Aqualtune was the princess of Congo and grandmother of Zumbi dos Palmares. In Congo, she was the leader of the Mbwila Battle, which she lost and was enslaved by the Portuguese. Consequently, Aqualtune came to Brazil as a slave and, because of rumors about her strength, she was very tortured by the landowner that kept her. Trying to escape that horrible situation, she ran away, followed by 200 other afro Brazilian slaves. After that, Aqualtune was responsible for the creation of Palmares, one of the biggest quilombos in history, a symbol of afro Brazilian resistance during colonial times. According to legends, Aqualtune was blessed by African divinities with immortality and she became a protective spirit of the quilombo.

Yun Sim-Deok

Yun Sim-Deok was the first Korean woman to get into Tokyo Music School. Back in Korea, Sim-Deok impressed the public with her amazing vocal abilities, becoming one of the country’s most famous singers. The song “In praise of death” is considered to be the first popular Korean song. She represented the insertion of women in the music industry not only as pop singers but also as composers. Shortly after the recording of her hit song, Yun Sim-Deok committed suicide with her lover Kim U-Jin, throwing herself in the ocean. Sim-Deok’s life story has three cinema productions: “Yun Sim-Deok” (1969), “Death Song” (1991), and “The Hymn of Death” (2018).

Carolina Maria de Jesus

Carolina was a Brazilian writer who criticized the government’s treatment of the poor population. Despite her low schooling, Carolina always loved to write and read.  Her notes about her daily routine and her vision of the world as a black and peripheral woman were the inspiration behind the book “Child of the dark”, which became famous both in Brazil and around the world. According to literature lovers, Carolina’s life story is important to understand the social prejudice that structured society. She became a much looked up figure, seen as a spokesperson of social ills. Nowadays, the Afro-Brazil Museum’s library is named “Carolina Maria de Jesus” in memory of her importance for Brazilian literature.

Katherine Johnson

Katherine was an American mathematician, physicist, and NASA space scientist. Johnson was responsible for calculating trajectories, launching windows, and routing emergency returns for the Mercury Project and Apollo 11 — the ship that carried the first person to ever step on the Moon, in 1969. However, her contribution to science goes way beyond that. Katherine wrote 26 spatial reports, participated in the creation of the Spatial Bus and of the Land Resource Satellite. The book “Hidden Figures”, by Margot Lee Shetterly, reported the hard work of Katherine Johnson, Dorothy Vaughan, and Mary Jackson, three black women who changed NASA’s history. In 2017, it was launched a movie adaption of the book, which was a huge success.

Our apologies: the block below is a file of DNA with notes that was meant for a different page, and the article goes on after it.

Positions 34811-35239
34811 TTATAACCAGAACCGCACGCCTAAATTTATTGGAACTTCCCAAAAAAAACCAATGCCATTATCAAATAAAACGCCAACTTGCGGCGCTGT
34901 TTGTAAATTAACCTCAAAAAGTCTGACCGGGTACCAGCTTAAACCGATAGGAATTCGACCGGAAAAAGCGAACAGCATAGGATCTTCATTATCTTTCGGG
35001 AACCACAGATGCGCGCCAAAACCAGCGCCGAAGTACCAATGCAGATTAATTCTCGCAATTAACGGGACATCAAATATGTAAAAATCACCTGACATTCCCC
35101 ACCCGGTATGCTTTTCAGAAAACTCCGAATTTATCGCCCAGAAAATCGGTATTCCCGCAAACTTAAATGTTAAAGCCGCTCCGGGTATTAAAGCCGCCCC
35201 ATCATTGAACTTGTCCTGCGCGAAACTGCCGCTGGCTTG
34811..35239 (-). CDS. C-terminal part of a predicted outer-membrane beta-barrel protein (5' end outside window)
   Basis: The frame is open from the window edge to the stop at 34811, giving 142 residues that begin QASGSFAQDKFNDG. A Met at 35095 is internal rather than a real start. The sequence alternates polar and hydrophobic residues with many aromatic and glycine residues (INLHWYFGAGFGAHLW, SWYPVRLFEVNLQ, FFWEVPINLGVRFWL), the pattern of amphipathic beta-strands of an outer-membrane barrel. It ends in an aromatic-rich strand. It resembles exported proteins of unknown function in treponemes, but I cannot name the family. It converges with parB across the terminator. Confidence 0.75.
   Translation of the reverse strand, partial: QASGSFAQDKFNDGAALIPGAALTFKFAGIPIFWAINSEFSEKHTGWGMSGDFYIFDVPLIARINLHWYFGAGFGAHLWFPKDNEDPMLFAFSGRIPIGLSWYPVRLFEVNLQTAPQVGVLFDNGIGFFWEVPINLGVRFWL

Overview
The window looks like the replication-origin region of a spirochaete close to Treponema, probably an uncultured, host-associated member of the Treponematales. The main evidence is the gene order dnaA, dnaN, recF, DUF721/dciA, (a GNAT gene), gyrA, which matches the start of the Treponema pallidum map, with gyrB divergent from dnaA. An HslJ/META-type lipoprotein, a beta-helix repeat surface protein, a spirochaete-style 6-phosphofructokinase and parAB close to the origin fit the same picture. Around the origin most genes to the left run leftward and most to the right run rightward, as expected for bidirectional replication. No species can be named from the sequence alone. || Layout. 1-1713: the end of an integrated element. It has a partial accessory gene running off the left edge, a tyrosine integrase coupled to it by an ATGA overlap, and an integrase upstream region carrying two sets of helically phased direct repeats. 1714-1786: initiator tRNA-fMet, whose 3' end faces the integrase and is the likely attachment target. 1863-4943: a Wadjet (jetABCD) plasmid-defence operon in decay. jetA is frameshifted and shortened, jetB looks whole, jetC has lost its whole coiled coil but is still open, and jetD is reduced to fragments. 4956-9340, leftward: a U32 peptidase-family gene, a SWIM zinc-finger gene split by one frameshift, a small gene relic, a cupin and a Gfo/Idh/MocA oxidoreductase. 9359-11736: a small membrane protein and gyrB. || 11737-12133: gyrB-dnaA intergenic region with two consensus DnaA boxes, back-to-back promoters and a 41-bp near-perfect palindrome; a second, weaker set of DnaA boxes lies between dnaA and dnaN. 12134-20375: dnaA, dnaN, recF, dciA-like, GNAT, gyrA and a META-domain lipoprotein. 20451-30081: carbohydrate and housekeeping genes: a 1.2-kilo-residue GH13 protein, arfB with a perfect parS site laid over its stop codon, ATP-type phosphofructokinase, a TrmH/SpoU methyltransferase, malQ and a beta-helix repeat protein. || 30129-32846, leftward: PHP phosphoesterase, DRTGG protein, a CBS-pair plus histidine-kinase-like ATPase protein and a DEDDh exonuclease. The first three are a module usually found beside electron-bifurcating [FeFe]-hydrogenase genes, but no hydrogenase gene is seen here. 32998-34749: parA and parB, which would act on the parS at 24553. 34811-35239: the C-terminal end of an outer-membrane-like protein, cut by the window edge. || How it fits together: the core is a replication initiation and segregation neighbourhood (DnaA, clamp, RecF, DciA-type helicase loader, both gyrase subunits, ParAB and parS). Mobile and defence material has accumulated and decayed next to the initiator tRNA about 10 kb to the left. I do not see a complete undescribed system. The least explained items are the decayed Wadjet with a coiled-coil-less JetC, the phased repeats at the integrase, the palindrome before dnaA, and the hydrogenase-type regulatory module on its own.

Check out the point of view of an expert about historical prejudice against women

Caroline Rodriguez, a master in History who graduated from São Paulo State University (UNESP), explained more about the oppressive system that ruled the world in the past and nowadays. According to her, women were silenced and excluded from every social context. They were always there, fighting for their rights and revolutionizing society. However, since ancient civilizations, men erased them from history.

“Even today, we see women being discredited in countless ways, but we don’t see the same thing happening to men. We don’t see as much questioning as we see in a woman’s speech”

When asked about a way to revert the historical silencing, she pointed out that it’s very important to give visibility to significant figures responsible for women’s achievements. Most people don’t even know that those women existed. For example, Maria Quitéria, who fought for Brazilian independence. Educational institutions should teach students about her and several other women who completely changed the course of history.     

“I think we have to expose the role of these women, show the world what they did. We have impressive women: scientists, journalists and teachers who were part of history (…) But history is largely written by men (…) It is gradually changing, we have great historians bringing female figures”

Always share, appreciate and value the accomplishments of other women. If we stand together, we can tear down the patriarch. Let’s make sure no more women get erased or silenced.



The article above was edited by Amanda Moraes.

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19 years old Hi I'm Lívia and I'm in my first year of journalism at Cásper Líbero. As a journalist I hope to listen to the others and have the opportunity to be heard, always fulfilling with the social duty of jornalism.